The 2017 Pesticide Data Program Annual Summary shows more than 99% of the samples tested had pesticide residues well below benchmark levels established by the Environmental Protection Agency.
Each year, USDA and the Environmental Protection Agency work together to identify foods to be tested on a rotating basis. In 2017, tests were conducted on fresh and processed foods including fruits and vegetables as well as honey, milk and bottled water. USDA’s Agricultural Marketing Service partners with cooperating state agencies to collect and analyze pesticide residue levels on selected foods. For more than 25 years, USDA has tested a variety of commodities including fresh and processed fruits and vegetables, dairy, meat, poultry, grains, fish, rice, specialty products and water.
USDA tests a wide variety of domestic and imported foods, with a strong focus on foods that are consumed by infants and children. EPA relies on Pesticide Data Program data to conduct dietary risk assessments and to ensure that any pesticide residues in foods remain at levels that EPA has determined to be safe. USDA uses the data to help U.S. farmers improve agricultural practice and to enhance the department’s Integrated Pest Management Program.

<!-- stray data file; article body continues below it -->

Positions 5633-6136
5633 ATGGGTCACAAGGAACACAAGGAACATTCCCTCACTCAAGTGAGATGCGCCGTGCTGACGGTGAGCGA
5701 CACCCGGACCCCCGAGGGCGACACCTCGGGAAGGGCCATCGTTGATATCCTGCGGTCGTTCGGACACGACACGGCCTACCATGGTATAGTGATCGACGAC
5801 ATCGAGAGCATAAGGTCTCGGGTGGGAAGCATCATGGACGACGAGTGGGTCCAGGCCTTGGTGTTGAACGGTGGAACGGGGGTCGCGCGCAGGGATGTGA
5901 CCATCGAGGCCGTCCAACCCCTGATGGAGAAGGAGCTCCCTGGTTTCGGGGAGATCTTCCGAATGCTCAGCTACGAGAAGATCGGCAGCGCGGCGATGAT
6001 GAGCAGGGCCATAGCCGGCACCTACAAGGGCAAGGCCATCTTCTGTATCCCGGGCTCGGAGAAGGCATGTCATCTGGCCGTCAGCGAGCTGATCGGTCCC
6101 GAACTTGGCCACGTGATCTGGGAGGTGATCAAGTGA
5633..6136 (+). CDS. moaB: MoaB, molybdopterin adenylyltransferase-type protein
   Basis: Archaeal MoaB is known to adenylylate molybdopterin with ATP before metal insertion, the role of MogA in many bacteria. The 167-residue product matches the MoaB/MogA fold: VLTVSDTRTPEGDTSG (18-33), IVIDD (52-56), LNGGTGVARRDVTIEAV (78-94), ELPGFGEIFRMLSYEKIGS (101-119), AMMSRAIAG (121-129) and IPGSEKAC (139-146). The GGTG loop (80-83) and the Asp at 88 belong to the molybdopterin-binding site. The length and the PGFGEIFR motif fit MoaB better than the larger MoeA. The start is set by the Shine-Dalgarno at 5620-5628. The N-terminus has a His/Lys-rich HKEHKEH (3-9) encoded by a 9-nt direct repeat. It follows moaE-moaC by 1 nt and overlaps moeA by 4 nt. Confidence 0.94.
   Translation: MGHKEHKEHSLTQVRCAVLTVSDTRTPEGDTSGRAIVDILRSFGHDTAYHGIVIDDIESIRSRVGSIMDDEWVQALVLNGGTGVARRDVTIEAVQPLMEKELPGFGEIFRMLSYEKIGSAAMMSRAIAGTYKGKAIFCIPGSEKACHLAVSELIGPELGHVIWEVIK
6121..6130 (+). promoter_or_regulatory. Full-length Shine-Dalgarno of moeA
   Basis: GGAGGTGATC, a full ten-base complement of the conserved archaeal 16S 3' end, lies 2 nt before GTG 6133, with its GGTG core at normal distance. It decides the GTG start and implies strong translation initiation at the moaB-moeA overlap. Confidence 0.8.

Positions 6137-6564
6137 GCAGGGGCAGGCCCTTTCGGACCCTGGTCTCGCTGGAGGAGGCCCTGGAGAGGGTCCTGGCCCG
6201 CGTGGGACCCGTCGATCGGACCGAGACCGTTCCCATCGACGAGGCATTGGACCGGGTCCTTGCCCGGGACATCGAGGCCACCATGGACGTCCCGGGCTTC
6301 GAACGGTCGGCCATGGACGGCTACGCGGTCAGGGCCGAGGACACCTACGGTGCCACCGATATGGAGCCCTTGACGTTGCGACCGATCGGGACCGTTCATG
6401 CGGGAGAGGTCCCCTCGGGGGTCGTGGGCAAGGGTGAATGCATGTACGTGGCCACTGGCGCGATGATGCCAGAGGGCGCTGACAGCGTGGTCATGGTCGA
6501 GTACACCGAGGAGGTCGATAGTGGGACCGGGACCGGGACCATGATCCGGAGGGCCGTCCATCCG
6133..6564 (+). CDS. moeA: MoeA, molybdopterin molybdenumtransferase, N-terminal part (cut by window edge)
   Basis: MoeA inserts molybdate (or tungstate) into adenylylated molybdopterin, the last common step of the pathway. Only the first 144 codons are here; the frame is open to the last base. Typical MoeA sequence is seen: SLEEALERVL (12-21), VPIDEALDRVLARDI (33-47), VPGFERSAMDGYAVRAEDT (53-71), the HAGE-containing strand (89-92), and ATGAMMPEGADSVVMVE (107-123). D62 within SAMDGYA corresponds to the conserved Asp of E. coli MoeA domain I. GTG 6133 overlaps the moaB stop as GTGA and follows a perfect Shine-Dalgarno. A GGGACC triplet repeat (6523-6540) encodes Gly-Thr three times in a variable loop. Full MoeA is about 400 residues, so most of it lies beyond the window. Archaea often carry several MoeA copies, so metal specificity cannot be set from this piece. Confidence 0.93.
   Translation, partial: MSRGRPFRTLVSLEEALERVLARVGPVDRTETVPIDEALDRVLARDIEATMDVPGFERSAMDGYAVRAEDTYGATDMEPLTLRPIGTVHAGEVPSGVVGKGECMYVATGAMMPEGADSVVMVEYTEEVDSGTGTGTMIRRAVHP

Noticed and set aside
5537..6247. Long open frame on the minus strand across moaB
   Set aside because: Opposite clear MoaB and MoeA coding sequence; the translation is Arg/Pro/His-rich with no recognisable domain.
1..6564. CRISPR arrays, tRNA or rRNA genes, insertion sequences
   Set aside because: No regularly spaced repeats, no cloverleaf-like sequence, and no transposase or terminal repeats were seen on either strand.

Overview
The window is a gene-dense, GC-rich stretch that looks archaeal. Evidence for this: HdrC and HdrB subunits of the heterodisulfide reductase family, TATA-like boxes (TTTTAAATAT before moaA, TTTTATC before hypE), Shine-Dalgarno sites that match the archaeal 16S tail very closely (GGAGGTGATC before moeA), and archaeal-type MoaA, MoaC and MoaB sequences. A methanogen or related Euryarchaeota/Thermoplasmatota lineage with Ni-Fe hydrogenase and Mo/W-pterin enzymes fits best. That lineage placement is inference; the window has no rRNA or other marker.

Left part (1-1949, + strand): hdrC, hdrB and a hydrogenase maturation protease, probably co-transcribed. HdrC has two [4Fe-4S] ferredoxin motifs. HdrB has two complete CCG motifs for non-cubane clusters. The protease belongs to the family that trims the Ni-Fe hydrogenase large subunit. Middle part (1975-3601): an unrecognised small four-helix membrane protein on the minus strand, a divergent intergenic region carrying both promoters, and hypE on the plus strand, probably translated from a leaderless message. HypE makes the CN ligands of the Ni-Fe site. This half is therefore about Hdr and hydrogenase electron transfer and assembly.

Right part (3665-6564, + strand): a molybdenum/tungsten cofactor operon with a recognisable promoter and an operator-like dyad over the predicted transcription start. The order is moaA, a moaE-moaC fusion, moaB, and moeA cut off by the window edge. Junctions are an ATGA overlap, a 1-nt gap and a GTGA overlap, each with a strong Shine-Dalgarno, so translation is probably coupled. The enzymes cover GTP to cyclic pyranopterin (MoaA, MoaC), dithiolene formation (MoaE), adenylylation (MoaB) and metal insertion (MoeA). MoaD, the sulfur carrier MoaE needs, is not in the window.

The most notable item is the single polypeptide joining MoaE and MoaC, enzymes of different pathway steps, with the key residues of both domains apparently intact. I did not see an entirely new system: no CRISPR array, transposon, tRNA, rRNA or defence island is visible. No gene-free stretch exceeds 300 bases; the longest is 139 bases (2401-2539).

The annual pesticide residue results are reported to the Food and Drug Administration and EPA in monthly reports as testing takes place throughout the year. FDA and EPA are immediately notified if a test discovers residue levels that could pose a public safety risk.
The 2017 data and summary can be found on the Pesticide Data Program page on the AMS website. Printed copies may be obtained by contacting the USDA Agricultural Marketing Service, Science and Technology Program, Monitoring Programs Division by e-mail at mailto:email@example.com.